Hidden catch of Help to Buy: Homeowners face a mass of red tape to remortgage

Help to Buy homeowners face long delays if they looking to change to a cheaper mortgage

Help To Buy homeowners who want to switch to a cheaper mortgage face long delays and hefty administration fees costing them hundreds of pounds.

It typically takes around three months to switch your mortgage to a new lender, or about a month if you are remortgaging with your existing bank.

But experts warn this process could take double the usual time for Help To Buy borrowers, because it is more convoluted.

Those who do not leave enough time to complete the complex paperwork risk ending up on their bank’s standard variable rate, which is typically far more expensive.

Homeowners may also find they have to pay large administration fees and that their choice of deals is very limited.

The Help To Buy scheme was launched in 2013 to help kick-start the housing market.

Families received a Government loan for 20 per cent of the property value, or up to 40 per cent for a house in London, and the debt was interest-free for five years.

It meant that they could then get a mortgage from a bank or building society with just a 5 per cent deposit.

However, unlike with a normal mortgage, the Government was given a stake in the buyer’s home. So, if the value of the property rose, the buyer would have to pay back more than the sum they borrowed — but if it dropped, they would pay back less. 

Now, as the interest-free period comes to an end for the first 14,000 borrowers, they face a host of hidden problems.

When they signed up to the scheme, house prices were forecast to rise. This was supposed to help buyers build up equity they could then use to pay off their debt to the Government.

However, the market has been stagnant in many areas and not everyone has seen the value of their home go up.

Help to Buy scheme has helped home owners get on the ladder but now issues are arising

Help to Buy scheme has helped home owners get on the ladder but now issues are arising

So, as the first wave of five-year government loans comes to an end, some borrowers instead face the prospect of remortgaging without repaying any of the debt.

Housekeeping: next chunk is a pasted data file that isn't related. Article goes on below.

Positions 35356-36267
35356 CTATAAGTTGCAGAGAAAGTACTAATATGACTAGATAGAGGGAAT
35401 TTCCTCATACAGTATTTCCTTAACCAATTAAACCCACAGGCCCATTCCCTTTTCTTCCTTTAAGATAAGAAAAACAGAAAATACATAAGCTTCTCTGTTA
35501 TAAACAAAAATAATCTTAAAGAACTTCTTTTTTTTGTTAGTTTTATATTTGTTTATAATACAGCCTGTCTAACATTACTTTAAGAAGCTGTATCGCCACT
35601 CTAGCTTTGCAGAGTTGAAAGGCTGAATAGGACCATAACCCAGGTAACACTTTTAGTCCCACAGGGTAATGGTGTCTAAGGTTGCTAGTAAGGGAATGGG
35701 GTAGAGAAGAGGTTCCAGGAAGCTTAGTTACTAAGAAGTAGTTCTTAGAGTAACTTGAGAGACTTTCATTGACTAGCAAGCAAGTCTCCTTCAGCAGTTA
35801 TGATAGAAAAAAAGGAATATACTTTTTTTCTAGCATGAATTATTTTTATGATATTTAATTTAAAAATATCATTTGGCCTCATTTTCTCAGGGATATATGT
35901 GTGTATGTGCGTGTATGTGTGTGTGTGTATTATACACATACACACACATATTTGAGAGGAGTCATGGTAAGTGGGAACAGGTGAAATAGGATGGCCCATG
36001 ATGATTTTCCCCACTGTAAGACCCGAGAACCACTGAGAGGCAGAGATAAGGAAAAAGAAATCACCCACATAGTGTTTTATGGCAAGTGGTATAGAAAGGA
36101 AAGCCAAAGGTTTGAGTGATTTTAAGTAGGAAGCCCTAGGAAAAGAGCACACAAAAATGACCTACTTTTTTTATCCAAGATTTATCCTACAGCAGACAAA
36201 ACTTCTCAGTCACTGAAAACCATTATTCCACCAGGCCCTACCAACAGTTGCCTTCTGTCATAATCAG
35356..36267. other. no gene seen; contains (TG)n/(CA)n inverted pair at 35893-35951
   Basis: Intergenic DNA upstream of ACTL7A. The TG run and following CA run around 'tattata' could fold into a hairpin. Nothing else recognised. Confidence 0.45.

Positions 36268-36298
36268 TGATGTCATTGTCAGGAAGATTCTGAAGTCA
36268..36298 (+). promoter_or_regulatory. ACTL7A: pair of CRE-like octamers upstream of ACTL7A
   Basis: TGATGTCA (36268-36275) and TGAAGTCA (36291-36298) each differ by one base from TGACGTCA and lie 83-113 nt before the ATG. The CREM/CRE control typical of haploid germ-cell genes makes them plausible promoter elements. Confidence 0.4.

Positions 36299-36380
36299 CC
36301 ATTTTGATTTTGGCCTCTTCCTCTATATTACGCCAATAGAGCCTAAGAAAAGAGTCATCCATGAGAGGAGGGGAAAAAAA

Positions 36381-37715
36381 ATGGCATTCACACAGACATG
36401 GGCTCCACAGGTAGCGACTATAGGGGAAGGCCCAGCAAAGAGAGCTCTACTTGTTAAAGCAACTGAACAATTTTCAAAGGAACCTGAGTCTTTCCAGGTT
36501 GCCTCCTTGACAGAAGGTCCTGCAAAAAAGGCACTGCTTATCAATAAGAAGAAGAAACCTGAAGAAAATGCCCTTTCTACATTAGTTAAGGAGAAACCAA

Homeowners who cannot yet repay their government loan face interest set at 1.75 per cent. On a £40,000 debt, this would equate to £700 a year.

These homeowners also face a limited choice, because only around 40 out of the 316 Help To Buy deals on the market allow borrowers to remortgage without paying off any of their equity loan.

James Chidgey, new homes and Help To Buy manager at the Mortgage Advice Bureau, says: ‘Mortgage lenders would rather you pay off the loan in full.

‘It’s not fair on borrowers that so many mortgage lenders want to help them buy a home, but will not help with their remortgaging options.’

Experts say that even those who are able to repay their loan in part or full also face expensive fees and limited deals.

If you can repay the loan in full, you will first need to instruct an independent valuer to work out what your property is worth. 

Costly: Even those who are able to pay back their loan in full will face expensive fees

Costly: Even those who are able to pay back their loan in full will face expensive fees

This is so Homes England can work out the current value of the stake that it holds in your home.

 You must then send Homes England this figure, along with your mortgage and solicitor details, as well as a cheque for a £200 admin fee.

Homes England will then calculate how much you owe the Government and provide your solicitor with a final settlement figure. 

This is supposed to be done within seven to 14 days — but Daniel Bailey, managing director of the mortgage broker Middleton Finance, says the process can often take as long as six months and cost five times as much as a standard remortgage.

Mr Bailey says: ‘A straightforward remortgage often comes with a free valuation and money towards solicitor fees. But a homeowner I recently advised paid £1,100 as she had to pay for the independent valuation and her new mortgage deal did not come with free legal support because she was repaying her government loan in full.’

However, if you can clear the full loan balance, there are around 15 lenders and dozens of Help To Buy remortgage deals for borrowers with a 10 per cent deposit to pick from.

If you decide that you want to repay part of your government loan, then you must be able to repay at least 50 per cent of it in one go.

There are only six lenders, including Barclays, TSB, Halifax and Newcastle BS, that offer remortgage deals where you can repay just part of your Help To Buy loan.

The Government has set up a website to explain to Help To Buy borrowers how to remortgage. Alternatively, call 0345 848 0235 or write to: Target HCA, PO Box 911, Newport NP20 9PA.

Mr Bailey adds: ‘I would urge anyone with a Help To Buy mortgage to get expert help from an adviser and start looking for a new deal six months ahead of their fixed rate coming to end to avoid paying higher standard variable rate interest.’ 


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